And for the record, that recipe was super fattening, just like all my recipes. I live in the state of cheese, beer, and all things deep fried. It happens.

Editor’s note: Here’s what some other tweeters have said about The Clap Sisters:







Did you get an invite to join either of these anonymous groups? What do you think of anonymity on the Internet? Leave a comment below!

Is an Army Blog Any Different? (Sponsored Post)


Disclosure: The Army sponsored the Military Track at NMX 2013, and this post is part of their sponsorship package. We think what Captain He has to say about blogging while in the military is not only interesting, but can help give you a new perspective on your own blog, whether you’re in the military or not. -Editor

Captain He at NMX

I am in the Army, and I write a blog. To many people I have talked to, this means I write a blog about the Army. Following this logic, this means that I write a blog featuring pictures of soldiers in sandstorms in remote areas of Afghanistan with accompanying stories of intense missions to villages and the good work we are doing there, in contrast to the big media stories of the quicksand situation in the Middle East. When I say no, I’m not in the Infantry, they then think maybe I write one of those military wife blogs, full of tips of what to put in a care package to send to your husband overseas and what to wear to his coming home ceremony. Still not true; I may be an Army wife, but in a dual-military relationship that leaves both of us with our fair share of homecomings and goodbyes.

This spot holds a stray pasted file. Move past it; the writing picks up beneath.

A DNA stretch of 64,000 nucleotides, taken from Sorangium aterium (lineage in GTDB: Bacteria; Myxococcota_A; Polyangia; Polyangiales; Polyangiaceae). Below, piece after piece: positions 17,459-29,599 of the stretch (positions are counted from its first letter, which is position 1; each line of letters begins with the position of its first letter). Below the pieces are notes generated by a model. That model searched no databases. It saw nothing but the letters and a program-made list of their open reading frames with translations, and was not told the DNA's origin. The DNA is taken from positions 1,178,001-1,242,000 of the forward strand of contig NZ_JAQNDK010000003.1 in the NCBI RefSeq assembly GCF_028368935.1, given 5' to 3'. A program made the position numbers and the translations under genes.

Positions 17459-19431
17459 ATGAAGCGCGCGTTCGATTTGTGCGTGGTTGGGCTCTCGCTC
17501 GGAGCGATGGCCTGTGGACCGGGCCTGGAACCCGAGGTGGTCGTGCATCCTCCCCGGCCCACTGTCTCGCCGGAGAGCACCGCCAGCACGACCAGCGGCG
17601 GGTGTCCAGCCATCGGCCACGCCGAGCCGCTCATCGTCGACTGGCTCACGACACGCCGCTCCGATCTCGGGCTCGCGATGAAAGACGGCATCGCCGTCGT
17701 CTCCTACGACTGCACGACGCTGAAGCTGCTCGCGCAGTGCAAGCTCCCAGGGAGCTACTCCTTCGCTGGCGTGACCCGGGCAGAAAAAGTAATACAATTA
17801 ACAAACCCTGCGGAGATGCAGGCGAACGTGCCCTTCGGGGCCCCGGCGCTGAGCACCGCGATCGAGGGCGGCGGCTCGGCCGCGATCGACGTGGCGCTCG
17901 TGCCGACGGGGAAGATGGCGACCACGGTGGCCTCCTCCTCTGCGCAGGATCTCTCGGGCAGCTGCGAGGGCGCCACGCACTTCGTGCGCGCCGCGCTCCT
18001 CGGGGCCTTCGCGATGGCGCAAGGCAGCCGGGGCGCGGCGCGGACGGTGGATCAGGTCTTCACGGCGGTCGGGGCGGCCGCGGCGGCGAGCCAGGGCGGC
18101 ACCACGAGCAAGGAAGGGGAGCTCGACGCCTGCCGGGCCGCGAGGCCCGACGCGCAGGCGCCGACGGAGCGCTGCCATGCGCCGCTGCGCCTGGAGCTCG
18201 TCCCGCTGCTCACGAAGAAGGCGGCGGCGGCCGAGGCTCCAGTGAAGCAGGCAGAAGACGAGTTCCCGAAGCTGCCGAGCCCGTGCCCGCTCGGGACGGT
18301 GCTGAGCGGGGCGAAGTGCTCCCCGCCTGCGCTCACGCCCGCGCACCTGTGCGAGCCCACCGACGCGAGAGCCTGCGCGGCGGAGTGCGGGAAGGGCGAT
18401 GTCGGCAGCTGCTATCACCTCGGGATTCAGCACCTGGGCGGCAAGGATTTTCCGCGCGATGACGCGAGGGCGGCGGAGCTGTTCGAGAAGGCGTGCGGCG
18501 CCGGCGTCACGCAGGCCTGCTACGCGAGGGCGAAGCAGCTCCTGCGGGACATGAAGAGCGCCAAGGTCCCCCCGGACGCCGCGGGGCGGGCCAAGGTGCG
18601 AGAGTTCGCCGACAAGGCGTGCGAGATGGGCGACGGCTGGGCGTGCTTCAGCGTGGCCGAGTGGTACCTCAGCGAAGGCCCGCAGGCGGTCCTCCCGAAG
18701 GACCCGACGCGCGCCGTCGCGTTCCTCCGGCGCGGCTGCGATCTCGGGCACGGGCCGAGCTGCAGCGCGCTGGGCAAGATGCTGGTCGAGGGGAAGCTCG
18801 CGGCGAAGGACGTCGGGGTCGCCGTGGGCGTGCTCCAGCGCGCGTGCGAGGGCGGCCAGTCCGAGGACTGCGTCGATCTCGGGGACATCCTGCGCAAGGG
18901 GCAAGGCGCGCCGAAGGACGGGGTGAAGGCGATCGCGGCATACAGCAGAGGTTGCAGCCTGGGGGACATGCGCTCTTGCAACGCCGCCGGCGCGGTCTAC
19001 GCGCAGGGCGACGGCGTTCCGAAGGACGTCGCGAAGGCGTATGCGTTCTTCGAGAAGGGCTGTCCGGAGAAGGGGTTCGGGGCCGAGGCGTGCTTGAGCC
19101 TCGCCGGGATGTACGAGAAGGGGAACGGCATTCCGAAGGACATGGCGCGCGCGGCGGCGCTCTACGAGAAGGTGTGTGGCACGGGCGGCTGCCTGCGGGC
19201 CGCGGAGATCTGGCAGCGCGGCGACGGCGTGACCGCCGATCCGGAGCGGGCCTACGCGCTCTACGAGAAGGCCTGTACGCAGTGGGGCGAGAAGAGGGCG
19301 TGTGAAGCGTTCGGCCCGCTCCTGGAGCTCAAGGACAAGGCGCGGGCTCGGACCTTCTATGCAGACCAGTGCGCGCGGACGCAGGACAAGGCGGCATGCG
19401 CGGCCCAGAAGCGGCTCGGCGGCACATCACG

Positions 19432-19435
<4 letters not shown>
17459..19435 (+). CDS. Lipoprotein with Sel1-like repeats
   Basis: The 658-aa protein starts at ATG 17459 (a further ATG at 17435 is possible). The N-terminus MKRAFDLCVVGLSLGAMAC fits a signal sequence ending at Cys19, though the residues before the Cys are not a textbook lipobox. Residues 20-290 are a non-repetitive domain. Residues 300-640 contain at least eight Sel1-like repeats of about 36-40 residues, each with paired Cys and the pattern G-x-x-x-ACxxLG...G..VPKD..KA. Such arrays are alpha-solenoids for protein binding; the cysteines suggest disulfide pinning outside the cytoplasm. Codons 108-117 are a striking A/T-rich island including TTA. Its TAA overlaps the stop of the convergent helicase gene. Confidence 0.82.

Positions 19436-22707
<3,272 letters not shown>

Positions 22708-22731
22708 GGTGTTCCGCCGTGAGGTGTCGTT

I don’t try to write an Army blog. I write a blog that just happens to occur in the context of me being in the Army. I do not write about Middle Eastern policy, because I am not a Middle Eastern policy wonk. I do write about the Army’s Cultural Support Teams and what a great idea they are, because I am a female and I am in the Army. I don’t write about secret missions in Afghanistan, because 1) that’s probably violating security, and 2) as a signal officer, I plan networks and make sure those Infantry guys have internet.